The concept calling context can be elusive to new programmers. The object behind the ObjectContext interface can be seen as an aggregate. First the ObjectContext interface can provide information about the state of affairs inside the current application. For example, if you want to find out whether your object has been loaded into a secure MTS server process rather than into the process of a nonsecure client application, you can write the following code:
Dim ObjCtx As ObjectContext Set ObjCtx = GetObjectContext() Dim IsAppSecure As Boolean IsAppSecure = ObjCtx.IsSecurityEnabled()
You can also use the ObjectContext interface to obtain state information about the object that's executing the current call. When the MTS run time creates an object, it stores the user name of the creator inside the context wrapper. You can obtain the name of the creator by using the Security property of ObjectContext:
Dim ObjCtx As ObjectContext Set ObjCtx = GetObjectContext() Dim Creator As String Creator = ObjCtx.Security.GetOriginalCreator()
ObjectContext also provides information that is propagated across the wire with every method call. For example, the user who is initiating a call on the object might be different from the user who originally created the object. Distributed COM transmits the caller's identity across the wire in each method call. The ObjectContext interface allows you to retrieve the caller's name like this:
Dim ObjCtx As ObjectContext Set ObjCtx = GetObjectContext() Dim Caller As String Caller = ObjCtx.Security.GetOriginalCaller()
As you can see, many different bits of information make up the calling context for an object. The MTS run time makes it easy to deal with all this information by grouping it all together in a single easy-to-use object.
ObjectContext lets you do more than just retrieve information. You can also use this interface to tell the MTS run time to do things. Later in this chapter, you'll learn how to create other MTS objects and manage threads using ObjectContext. In Chapter 10, you'll learn how to use the ObjectContext interface to affect the outcome of a transaction.
The MTS run time is responsible for managing the life cycle of every MTS object. The life cycle of an MTS object typically includes four stages: creation, activation, deactivation, and destruction. As an MTS programmer, you must be aware of when the transitions between these stages occur so that you can take appropriate action.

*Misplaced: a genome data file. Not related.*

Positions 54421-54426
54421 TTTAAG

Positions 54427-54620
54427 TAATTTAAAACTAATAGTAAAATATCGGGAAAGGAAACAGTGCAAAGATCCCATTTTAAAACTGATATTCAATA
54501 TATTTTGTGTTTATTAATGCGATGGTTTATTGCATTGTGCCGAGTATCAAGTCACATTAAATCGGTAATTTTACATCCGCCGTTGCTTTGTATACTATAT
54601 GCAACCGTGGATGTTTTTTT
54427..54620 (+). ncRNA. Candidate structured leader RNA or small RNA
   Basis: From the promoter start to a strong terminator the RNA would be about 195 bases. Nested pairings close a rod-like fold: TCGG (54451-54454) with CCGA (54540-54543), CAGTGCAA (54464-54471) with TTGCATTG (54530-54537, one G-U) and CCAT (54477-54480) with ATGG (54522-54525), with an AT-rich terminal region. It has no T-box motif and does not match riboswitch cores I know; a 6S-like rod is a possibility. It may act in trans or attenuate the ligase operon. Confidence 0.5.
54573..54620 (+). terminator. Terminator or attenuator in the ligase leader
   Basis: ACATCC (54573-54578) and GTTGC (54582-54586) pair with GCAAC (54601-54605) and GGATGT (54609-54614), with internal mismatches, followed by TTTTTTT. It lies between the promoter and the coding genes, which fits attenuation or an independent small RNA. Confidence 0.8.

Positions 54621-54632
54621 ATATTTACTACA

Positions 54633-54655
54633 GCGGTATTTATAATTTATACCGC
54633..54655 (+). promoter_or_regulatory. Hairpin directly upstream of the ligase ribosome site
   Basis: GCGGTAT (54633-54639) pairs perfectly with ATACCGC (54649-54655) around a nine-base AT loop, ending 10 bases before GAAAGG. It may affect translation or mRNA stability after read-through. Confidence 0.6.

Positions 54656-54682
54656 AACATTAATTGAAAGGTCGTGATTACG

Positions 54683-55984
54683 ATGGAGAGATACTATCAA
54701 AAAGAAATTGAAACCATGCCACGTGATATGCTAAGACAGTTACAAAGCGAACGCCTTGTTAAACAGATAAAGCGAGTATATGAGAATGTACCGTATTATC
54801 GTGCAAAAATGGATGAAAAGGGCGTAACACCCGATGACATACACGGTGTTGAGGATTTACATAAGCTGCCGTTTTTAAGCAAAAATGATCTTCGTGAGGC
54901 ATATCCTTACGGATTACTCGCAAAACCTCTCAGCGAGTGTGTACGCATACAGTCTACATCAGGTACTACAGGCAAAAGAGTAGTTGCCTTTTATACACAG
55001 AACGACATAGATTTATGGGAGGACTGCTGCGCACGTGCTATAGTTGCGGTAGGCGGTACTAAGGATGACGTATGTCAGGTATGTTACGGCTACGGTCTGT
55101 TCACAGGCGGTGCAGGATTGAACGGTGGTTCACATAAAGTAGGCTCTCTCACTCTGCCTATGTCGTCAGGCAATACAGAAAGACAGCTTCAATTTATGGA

A Visual Basic base client can create an object in the MTS environment using either the New operator or the CreateObject function. When a base client creates an MTS object, the MTS run time does two things. First it locates the class factory and creates the object. Next it binds the client to the context wrapper. However, the object isn't activated inside the context wrapper at this time. The client senses that the object has been activated, but in fact only the context wrapper has been activated. The MTS run time defers activating the object inside the context wrapper until the client invokes the first method call. After the first method call, the object remains in an active state until it's destroyed. An activated object is always deactivated before it's destroyed.
A Visual Basic class module provides an Initialize procedure. The code you write in Initialize is guaranteed to run when the Visual Basic object is created. However, Initialize always runs before the object has been activated. This means that you can't successfully call GetObjectContext in Initialize. A call to GetObjectContext in Initialize won't experience a run-time error. It will simply return a null reference. You will get a run-time error, however, when you try to access a property or a method using this null reference.